In the 1990s the Israeli Palestinian conflict dominated the news about the Middle East. The long-standing conflict pretty much defined the Middle East. However, after the American led invasion of Iraq in 2003, the focus shifted to another conflict, the confrontation between the Sunni and Shiite branches of Islam. Violence between the two strains of Islam had never been seen on such a ferocious scale in Iraq and this conflict began to define the Middle East.
After the Arab uprisings reached Syria and developed into a violent conflict, sectarian tensions quickly began to emerge, for example; increasing rhetoric against Shiite and Alawite in many anti government protests around Syria, and the sectarian violence spreading into neighbouring Lebanon with recent Sunni Alawite clashes in Tripoli this June. With the diverse nature of Syria and Lebanon’s population (Alawite, Shiite, Sunni, Druze, Christian and so on), the increasing economic woes, increasing anger and encouragement from now established Jihadi groups as well as the slow disintegration of the security system in Syria, the region is a tinder-box ready to ignite.
If the sectarian tensions do explode in Syria, the centre of the Sunni Shiite divide that is currently defining the Middle East could rapidly slide from Iraq and into Syria and Lebanon. This view is not just speculation, in Lebanon the view is a real fear, “It’s all down to Bashar al-Assad. He promised that if Syria doesn’t have security, he’ll set fire to the whole Middle East…” Amer Annous, a Lebanese University lecturer, stated in a BBC interview. In any future scenario for Syria, with or without Assad, factional fighting is a sure path for Syria and Lebanon, and with larger powers vying for influence in Syria (Shiite Iran and Sunni Saudi), this Sunni Shiite divide is a sure path for defining any future Middle East.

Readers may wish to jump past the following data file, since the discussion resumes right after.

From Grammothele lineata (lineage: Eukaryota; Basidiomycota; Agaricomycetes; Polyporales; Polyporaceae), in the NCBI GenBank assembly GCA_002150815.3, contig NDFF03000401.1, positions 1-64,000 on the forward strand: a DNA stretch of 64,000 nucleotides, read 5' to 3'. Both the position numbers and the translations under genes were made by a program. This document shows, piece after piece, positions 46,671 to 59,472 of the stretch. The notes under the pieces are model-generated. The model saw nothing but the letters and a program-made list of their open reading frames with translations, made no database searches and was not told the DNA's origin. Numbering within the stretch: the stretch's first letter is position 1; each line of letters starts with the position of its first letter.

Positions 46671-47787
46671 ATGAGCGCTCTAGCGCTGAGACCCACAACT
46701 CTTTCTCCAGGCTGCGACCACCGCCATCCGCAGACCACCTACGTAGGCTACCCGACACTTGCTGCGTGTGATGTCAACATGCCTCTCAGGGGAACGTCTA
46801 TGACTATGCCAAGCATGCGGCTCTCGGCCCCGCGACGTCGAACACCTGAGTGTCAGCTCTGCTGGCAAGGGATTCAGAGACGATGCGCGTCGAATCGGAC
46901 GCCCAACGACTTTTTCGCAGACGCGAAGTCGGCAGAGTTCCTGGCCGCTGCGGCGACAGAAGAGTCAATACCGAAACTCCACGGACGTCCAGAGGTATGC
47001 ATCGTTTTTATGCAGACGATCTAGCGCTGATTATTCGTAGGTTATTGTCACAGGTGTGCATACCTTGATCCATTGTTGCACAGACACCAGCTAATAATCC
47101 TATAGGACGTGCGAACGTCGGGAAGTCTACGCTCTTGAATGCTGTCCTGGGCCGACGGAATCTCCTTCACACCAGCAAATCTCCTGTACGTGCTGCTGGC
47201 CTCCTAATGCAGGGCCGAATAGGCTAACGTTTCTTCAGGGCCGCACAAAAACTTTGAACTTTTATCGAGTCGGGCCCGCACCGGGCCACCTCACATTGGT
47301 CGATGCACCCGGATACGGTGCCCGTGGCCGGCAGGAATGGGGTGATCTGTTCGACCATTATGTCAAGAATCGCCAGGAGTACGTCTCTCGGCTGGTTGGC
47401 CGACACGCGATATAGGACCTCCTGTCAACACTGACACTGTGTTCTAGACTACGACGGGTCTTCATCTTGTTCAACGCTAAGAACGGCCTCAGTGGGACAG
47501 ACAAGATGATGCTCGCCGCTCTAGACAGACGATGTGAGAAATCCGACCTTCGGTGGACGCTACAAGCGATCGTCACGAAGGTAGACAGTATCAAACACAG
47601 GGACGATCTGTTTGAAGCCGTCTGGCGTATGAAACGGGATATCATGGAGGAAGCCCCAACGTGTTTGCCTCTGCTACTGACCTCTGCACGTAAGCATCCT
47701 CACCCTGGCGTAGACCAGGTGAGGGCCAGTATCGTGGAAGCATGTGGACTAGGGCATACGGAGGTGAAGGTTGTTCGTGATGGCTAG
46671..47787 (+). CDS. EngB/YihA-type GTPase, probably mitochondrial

J Robinson –Twitter: @jprobinsons